Placards At The White House

In 1917, fed up with the inaction of conservative suffragists, Alice Paul decided on the unorthodox strategy of pressuring the president directly

By New Year’s Day 1917, Alice Paul, leader and founder of the National Woman’s Party, had made up her mind. Ever since coming home from studying abroad in 1910, the University of Pennsylvania PhD in political science had observed the ineffective American women’s suffrage movement with increasing impatience. She believed that for women to gain the vote—no matter how radical such a step might seem, no matter the reaction of conservative suffrage organizations—her dedicated followers in the Woman’s Party must picket the White House. Read more »

America's Bloodiest Battle

American doughboys proved their mettle in the forests and fields of eastern France during World War I

On October 11, 1918, late in the afternoon, a platoon of American doughboys marched to the front in eastern France, passing shattered villages, forests reduced to matchsticks, and water-filled shell craters. At every step the Americans struggled to free their boots from the slopping mud. Icy wind and rain slashed at their clothing, and water poured in steady streams from the rims of their helmets, somewhat obscuring the devastation.Read more »

A Funny Man Writes A Serious Historical Novel

Gene Wilder discusses his new World War I adventure

Gene Wilder, the son of russian Jewish immigrants, was born in Milwaukee in 1933.Read more »

History Now

A Funny Man Writes a Serious Historical Novel The Buyable Past Resources Pop Goes The Nation “Don’t Be a Show Off” Why Do We Say...?

Hitchcock On Location

You can go there too, even to the Bates Motel

Although Alfred Hitchcock lived in the United States for more than 40 years, becoming an American citizen in 1955, five years after his wife, Alma, he carefully retained his Britishness. Even in the warm sunshine of Southern California he always turned up for work in an immaculately tailored dark suit, and his wardrobe held dozens of them, all identical except for their varying waistbands.Read more »

Why Do We Say...?

Pork Barrel

A “Call it Pork or Necessity, but Alaska Comes Out Far Above the Rest in Spending.” This headline—from The New York Times—was for a story about the $388 billion federal Consolidated Appropriations Act for 2005. “Consolidated” is an apt word for this annual exercise: The act is nearly 1,700 pages long or, looking at it another way, more than a foot thick. Buried within it are thousands of local projects for which funds have been specially set aside. In official congressional parlance, grants of this sort are called “earmarks.” Most people call them pork .Read more »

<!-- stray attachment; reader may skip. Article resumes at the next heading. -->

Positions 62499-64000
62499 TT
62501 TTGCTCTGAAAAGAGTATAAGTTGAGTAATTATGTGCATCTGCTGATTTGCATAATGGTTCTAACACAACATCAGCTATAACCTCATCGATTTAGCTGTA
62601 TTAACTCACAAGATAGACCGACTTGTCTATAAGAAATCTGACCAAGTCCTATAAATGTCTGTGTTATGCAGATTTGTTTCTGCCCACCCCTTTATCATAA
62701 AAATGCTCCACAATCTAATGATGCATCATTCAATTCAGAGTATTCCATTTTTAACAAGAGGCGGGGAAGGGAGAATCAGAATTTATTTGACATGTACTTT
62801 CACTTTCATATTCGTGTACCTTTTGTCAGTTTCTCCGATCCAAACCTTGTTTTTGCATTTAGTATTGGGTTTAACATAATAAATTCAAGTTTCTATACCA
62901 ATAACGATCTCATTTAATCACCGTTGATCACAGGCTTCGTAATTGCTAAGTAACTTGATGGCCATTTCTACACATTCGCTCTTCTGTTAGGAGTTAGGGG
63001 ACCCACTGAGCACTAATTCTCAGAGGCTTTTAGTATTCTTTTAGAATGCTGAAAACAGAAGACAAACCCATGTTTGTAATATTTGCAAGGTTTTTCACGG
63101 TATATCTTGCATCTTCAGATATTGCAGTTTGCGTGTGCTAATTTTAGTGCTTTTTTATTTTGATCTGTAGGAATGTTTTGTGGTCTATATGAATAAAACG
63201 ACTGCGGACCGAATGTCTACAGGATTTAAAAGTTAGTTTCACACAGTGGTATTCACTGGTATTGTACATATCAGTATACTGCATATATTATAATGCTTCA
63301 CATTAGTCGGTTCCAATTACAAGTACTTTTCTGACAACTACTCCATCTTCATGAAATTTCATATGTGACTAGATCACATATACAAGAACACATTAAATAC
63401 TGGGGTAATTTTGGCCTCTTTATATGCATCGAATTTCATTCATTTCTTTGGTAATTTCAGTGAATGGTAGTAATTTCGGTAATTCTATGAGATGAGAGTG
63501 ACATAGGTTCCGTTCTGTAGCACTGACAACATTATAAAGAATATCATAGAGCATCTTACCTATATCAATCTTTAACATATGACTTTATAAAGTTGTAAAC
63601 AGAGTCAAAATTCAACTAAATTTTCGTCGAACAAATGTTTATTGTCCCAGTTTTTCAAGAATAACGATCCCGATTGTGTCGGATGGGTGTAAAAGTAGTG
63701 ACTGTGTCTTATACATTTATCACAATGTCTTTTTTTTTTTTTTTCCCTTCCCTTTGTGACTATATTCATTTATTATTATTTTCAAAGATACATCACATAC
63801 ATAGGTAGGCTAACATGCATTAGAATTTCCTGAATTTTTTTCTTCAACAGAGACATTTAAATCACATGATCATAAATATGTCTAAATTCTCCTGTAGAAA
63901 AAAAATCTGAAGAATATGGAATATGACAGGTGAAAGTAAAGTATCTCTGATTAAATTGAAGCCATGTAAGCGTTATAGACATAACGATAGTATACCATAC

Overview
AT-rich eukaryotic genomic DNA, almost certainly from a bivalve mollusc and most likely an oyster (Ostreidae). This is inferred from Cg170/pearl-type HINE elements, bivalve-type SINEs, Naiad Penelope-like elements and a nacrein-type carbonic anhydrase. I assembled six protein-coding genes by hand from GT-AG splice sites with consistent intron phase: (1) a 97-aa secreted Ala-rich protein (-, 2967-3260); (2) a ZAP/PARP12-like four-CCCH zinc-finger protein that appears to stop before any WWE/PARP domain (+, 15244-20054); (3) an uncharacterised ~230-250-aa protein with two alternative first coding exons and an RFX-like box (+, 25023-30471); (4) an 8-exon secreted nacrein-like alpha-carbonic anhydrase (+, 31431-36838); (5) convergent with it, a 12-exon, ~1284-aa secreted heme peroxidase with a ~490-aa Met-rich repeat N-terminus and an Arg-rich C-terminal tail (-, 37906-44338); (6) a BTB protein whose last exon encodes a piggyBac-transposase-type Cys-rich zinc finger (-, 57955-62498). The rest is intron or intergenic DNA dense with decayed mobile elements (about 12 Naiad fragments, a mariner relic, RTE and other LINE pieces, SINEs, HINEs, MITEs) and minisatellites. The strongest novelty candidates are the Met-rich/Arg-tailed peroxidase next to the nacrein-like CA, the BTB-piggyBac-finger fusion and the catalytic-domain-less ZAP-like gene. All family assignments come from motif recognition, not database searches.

Pop Goes The Nation

“The founding of the United States experience: 1763-1815”

The Founding of the United States Experience (Presidio Press, 64 pages, $50) earns the slightly unwieldy last word in its title, because digging into this handsome volume creates an experience much like rooting through a treasure-filled attic. Read more »

“Don’t Be A Show Off”

The book that taught GI’s how to behave in England

There were three deadly serious crimes a serviceman could commit, said the United States Army Air Corps commander Carl (“Tooey”) Spaatz; “Murder, rape, and interference with Anglo-American relations. The first two might conceivably be pardoned, but the third one, never.” Seemingly Gen. Dwight D. Eisenhower agreed. When he learned that two different-nationality officers of his integrated staff had exchanged harsh words, he sent the American one home.


The Automobile License Plate Collectors Association is the world’s largest club devoted to the hobby; members benefit from a bimonthly newsletter, an annual convention, and regional meets (ALPCA, Inc., 508 Coastal Drive, Virginia Beach, VA 23451; ). Great plates abound on the Internet. Start at, click on “Gallery” for select examples and on “Links” for the best hobbyist sites. Skip books that spotlight clever vanity plates, and opt instead for informative volumes. James K.Read more »

The Buyable Past

The License Plate


Before back-seat video screens, countless children amused themselves on road trips by looking at license plates, thrilled to spot their initials, birthdates, or examples from distant states. Thousands of adult collectors share that enthusiasm.

Antique plates promote their states’ agricultural products, distinctive contours, or mineral wealth (the Arizona plate is made of copper).
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